Cada Agreement

CADA Agreement: Everything You Need to Know

For anyone who is new to the world of auto dealership, the term CADA agreement may sound a bit unfamiliar. However, understanding what it is and how it works can be crucial for anyone who is looking to start a career in auto dealership or is looking to open their own dealership. In this article, we will discuss everything you need to know about CADA agreements.

What is a CADA Agreement?

CADA stands for Canadian Automobile Dealers Association. A CADA agreement is a contract between a car dealership and a manufacturer that outlines the terms and conditions of their business relationship. It is essentially a legal document that details the rights and obligations of both parties.

The agreement generally covers a range of topics, including but not limited to:

– Pricing and incentives

– Advertising

– Warranty terms and conditions

– Dealer termination

– Non-compete clauses

– Quality control

Each manufacturer’s CADA agreement may vary in terms of what is included and how it is structured.

Why are CADA Agreements Important?

A CADA agreement is important for both the manufacturer and the car dealership for several reasons:

1. Protects the interests of both parties: A CADA agreement ensures that both parties are on the same page regarding the terms and conditions of their business relationship. This protects both the manufacturer and the dealership from any misunderstandings or disputes that may arise in the future.

2. Provides consistency: A CADA agreement provides consistency across all dealerships that sell a particular manufacturer’s vehicles. This means that customers can expect the same quality of service and pricing at any dealership selling that manufacturer’s cars.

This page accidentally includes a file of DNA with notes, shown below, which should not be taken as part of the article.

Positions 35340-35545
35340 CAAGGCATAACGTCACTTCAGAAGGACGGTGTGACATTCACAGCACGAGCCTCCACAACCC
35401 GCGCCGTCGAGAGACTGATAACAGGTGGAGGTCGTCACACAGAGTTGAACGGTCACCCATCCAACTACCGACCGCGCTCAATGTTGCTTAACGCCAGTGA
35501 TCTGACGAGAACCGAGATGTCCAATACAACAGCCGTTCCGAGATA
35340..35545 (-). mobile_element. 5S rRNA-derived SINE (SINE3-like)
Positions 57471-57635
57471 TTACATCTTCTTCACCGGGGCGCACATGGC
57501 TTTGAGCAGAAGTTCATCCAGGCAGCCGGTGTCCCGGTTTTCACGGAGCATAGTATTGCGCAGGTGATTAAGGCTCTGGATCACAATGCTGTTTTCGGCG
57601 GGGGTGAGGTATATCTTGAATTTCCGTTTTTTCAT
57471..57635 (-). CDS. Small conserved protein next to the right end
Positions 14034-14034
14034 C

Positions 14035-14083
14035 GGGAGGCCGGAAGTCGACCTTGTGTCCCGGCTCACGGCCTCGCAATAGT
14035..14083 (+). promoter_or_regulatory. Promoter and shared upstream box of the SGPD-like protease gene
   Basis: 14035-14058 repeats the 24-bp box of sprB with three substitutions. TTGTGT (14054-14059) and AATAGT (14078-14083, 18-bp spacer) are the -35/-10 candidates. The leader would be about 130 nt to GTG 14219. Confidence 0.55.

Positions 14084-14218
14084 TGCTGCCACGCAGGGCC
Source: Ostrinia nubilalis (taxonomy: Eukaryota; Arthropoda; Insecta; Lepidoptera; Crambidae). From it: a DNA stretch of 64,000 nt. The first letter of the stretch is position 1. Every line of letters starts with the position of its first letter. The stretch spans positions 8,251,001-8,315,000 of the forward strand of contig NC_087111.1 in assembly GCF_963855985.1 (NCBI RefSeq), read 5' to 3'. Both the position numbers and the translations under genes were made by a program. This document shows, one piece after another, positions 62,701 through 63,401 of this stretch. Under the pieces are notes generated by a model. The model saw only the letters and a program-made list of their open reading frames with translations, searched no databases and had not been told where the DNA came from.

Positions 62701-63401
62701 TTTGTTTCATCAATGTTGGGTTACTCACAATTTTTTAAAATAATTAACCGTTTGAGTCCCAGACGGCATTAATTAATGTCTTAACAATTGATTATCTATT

3. Helps maintain the manufacturer’s brand image: A CADA agreement ensures that all dealerships selling a particular manufacturer’s vehicles are adhering to the same quality standards. This helps maintain the manufacturer’s brand image and ensures that customers receive a consistent experience regardless of where they purchase their vehicle.

4. Allows for streamlined communication: A CADA agreement provides a framework for communication between the manufacturer and the dealership. This ensures that both parties are aware of any changes or updates regarding pricing, incentives, or other matters that may affect their business relationship.

What are the Pitfalls of CADA Agreements?

While CADA agreements are generally beneficial for both parties, there are some potential pitfalls to be aware of:

1. Restrictions on pricing: CADA agreements can restrict a dealership from offering promotions or discounts below a certain price point. This can limit a dealership’s ability to compete with other dealerships in the area.

2. Non-compete clauses: CADA agreements may include non-compete clauses that restrict a dealership from selling other brands of vehicles. This can limit a dealership’s ability to diversify their inventory and may put them at a disadvantage compared to competitors.

3. Limited negotiating power: CADA agreements are often non-negotiable. This means that a dealership may be stuck with terms that they find unfavorable.


In conclusion, a CADA agreement is an essential part of the business relationship between a manufacturer and a car dealership. It provides a framework for communication, sets expectations for both parties, and helps maintain consistency across all dealerships selling a particular manufacturer’s vehicles. However, there are some potential pitfalls to be aware of, such as restrictions on pricing and limited negotiating power. It is important for dealerships to carefully review and understand the terms of any CADA agreement they enter into.